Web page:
As a dental malpractice attorney in Atlanta, I see many types of claims for damages resulting from dental malpractice. Sometimes, the injury sustained due to the malpractice is discreet and not ongoing, but still debilitating. Other times, the injury is ongoing, permanent and renders the client unable to perform her normal duties at work. Still others are more unique, in that the client has a special talent of career which is impacted by a dental injury (such as a dental nerve injury that affects the ability to use the tongue or lips) and this ruins a promising career or talent. As an example, a musician who must use her mouth to play her instrument can purse claims for the loss of her career following an allegedly botched procedure by a dentist. This is the situation in a closely followed case that is just entering litigation. The musician, who has performed in orchestras in areas outside of Atlanta, claims in her lawsuit that her face could prematurely age because of irreversible bone loss as a result of negligent work performed by the defendant dentist. According to the suit, in an attempt to avoid jaw surgery after lifelong dental and breathing problems, the plaintiff sought an alternative. The dentist defendant, treated her unsuccessfully for years before placing an anterior growth device and controlled arch braces, in the musician’s mouth.
According to the plaintiff’s account, the device was supposed to be a substitute for jaw surgery by stimulating new bone growth, helping to move teeth and the the jaw forward and improve her airway. Instead, the plaintiff claims in pleadings that the device worsened the condition and that the use of the device was below the standard of care of what a reasonably prudent dentist would do under like or similar circumstances (what is known as the standard of care in Georgia) because it is unproven and not supported by medical knowledge or science. Due to the alleged malpractice, the plaintiff fears that she could lose four to six front teeth, and, over time vertical height in her front jaw leading to the early aging of her face.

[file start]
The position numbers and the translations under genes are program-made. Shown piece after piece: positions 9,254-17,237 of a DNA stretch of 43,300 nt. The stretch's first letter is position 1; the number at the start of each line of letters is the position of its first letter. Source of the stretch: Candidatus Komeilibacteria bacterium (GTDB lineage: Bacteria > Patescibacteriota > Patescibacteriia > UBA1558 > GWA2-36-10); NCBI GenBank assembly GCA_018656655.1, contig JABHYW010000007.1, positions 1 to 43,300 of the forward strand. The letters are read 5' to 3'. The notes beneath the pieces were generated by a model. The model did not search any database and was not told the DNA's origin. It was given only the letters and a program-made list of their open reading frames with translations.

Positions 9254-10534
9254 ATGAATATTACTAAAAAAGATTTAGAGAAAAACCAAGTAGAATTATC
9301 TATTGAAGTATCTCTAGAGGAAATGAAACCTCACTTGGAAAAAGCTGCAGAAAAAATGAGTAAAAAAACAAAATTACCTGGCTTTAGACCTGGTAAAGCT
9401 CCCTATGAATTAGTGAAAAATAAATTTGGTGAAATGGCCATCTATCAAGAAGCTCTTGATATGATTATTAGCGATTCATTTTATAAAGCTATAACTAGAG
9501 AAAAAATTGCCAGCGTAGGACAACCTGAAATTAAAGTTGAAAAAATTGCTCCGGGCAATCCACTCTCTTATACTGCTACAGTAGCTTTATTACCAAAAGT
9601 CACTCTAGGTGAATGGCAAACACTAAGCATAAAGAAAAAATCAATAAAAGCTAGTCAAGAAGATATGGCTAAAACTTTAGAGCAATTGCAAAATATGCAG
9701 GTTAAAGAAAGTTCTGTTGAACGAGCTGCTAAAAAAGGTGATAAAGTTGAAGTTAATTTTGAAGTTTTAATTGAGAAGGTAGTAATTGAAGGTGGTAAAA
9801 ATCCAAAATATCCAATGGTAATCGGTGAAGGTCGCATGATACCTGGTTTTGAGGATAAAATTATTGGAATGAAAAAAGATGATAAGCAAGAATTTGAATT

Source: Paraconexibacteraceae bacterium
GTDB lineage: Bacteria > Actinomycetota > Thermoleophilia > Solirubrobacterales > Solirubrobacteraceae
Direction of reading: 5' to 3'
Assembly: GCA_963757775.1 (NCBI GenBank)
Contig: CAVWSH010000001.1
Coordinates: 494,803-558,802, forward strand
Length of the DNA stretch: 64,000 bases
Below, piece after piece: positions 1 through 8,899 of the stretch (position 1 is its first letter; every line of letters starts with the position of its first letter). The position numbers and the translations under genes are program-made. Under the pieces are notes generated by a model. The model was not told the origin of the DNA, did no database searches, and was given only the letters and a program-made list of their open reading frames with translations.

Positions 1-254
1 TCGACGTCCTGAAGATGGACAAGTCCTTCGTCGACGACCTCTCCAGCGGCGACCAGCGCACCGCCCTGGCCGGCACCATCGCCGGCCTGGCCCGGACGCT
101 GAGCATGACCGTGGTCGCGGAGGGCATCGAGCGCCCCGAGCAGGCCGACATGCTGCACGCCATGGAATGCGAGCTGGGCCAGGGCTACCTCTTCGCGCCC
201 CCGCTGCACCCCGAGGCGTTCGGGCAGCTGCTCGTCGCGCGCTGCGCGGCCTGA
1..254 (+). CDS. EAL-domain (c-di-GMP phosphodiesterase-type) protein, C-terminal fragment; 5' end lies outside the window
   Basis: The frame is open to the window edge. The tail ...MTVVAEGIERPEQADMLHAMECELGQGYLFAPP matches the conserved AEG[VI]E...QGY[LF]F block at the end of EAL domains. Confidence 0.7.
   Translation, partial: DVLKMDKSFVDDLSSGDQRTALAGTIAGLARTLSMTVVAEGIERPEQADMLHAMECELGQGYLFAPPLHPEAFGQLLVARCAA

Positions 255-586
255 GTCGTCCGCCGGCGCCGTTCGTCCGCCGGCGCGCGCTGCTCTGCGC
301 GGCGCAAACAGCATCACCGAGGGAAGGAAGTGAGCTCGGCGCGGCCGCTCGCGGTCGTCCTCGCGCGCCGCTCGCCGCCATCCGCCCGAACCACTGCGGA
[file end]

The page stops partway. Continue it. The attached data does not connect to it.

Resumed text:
The above is an interesting example of the what the law calls an “egg shell plaintiff.” In other words, if one commits dental malpractice and, due to some unique factors that apply only to the injured plaintiff, the damages are exponentially increased (such as the loss of a music career due to a dental injury), the defendant is liable for all of those damages so long as the remaining elements of the claim are proven by the Plaintiff. Another example would be a professional athlete who can no longer play professional sports due to an injury sustained from dental malpractice. As is true with every case, even with damages, the plaintiff must prove duty, breach and causation to prevail in a dental malpractice claim in Georgia.